Top Ten Military Justice Stories of 2019 – #5: CAAF affirms sexual assault convictions even though “each of the women consented to intercourse with the appellant”
Four years ago, in United States v. Gutierrez, 74 M.J. 61 (C.A.A.F. 2015) (CAAFlog case page) (the #7 Military Justice Story of 2015), CAAF reversed an HIV-positive servicemember’s convictions of aggravated assault that were based on sexual activity without disclosure of HIV-positive status, because the court found that the chances of transmission of the virus were too remote to constitute a means likely to cause death or grievous bodily harm. But CAAF affirmed convictions of the lesser-included offense of assault consummated by a battery, reasoning that even though the participants had consented to the sexual acts, their consent was not “meaningful[ly] informed” because of their ignorance Gutierrez’s HIV-positive status. 74 M.J. at 68.
CAAF’s decision was puzzling in a number of ways, including the fact that consent was not in issue in Gutierrez’s trial (because a person cannot consent to an act likely to cause death or grievous bodily harm as a matter of law) and the fact that the requirement for meaningful informed consent was drawn from Canadian law, with then-Chief Judge Baker writing:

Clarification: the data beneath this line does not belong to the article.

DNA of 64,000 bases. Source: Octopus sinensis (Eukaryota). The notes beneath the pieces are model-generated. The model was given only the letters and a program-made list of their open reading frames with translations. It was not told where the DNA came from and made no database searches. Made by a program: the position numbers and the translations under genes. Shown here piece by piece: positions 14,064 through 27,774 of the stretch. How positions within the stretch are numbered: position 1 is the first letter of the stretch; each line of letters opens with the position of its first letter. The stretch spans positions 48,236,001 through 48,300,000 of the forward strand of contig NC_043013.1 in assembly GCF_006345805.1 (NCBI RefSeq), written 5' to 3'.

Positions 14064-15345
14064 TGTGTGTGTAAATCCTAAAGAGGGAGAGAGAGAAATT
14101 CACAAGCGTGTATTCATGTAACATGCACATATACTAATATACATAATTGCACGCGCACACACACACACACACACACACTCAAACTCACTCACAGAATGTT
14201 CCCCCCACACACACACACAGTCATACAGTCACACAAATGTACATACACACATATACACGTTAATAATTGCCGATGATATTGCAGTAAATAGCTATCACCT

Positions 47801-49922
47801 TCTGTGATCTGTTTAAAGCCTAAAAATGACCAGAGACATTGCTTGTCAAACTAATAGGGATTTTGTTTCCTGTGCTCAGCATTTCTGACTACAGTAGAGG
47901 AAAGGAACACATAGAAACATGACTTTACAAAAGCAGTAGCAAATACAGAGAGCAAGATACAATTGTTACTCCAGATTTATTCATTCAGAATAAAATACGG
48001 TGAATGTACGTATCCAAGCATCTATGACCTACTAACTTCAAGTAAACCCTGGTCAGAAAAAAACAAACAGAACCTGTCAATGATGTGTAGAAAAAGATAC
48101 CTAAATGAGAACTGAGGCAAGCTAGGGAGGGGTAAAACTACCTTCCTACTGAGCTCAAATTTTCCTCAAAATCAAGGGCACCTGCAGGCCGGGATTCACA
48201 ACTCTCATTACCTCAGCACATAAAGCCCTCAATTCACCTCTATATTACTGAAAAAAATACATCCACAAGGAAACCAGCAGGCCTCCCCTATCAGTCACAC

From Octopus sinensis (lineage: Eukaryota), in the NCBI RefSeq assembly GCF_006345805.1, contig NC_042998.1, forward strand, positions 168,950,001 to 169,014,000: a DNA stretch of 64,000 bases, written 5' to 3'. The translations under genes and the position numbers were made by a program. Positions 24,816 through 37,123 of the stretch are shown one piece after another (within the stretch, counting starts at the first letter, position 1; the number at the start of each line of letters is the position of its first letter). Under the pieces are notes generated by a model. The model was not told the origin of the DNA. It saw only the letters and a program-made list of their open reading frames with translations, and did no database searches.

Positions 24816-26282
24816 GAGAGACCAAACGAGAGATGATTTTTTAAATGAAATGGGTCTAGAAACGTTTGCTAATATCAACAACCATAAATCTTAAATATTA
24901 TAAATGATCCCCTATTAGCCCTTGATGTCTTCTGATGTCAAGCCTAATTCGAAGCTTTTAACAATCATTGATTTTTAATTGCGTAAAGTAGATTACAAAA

The offense of assault consummated by battery requires that the accused “did bodily harm.” MCM pt. IV, para. 54.b.(2). “‘Bodily harm’ means any offensive touching of another, however slight.” MCM pt. IV, para. 54.c.(1)(a). Here, Appellant’s conduct included an offensive touching to which his sexual partners did not provide meaningful informed consent. See R. v. Cuerrier,  2 S.C.R. 371, 372 (Can.) (“Without disclosure of HIV status there cannot be a true consent.”). He is therefore guilty of assault consummated by battery, and we affirm that offense as a lesser included offense of aggravated assault.
74 M.J. at 68. Yet while CAAF left open the possibility of a conviction of aggravated assault for having sex while HIV-positive (ruling only that the risk of transmission in Gutierrez’s case was too remote), its finding that the failure to disclose HIV-positive status forecloses any possibility of consent to the sexual activity created a different possibility: prosecution of such conduct as a sexual assault.
In 2019 that possibility became reality, as CAAF affirmed convictions of sexual assault by causing bodily harm (in the form of a non-consensual sexual act) that were based on the failure to disclose HIV-positive status to sexual partners, in United States v. Forbes, 78 M.J. 279 (C.A.A.F. Feb. 7, 2019) (CAAFlog case page).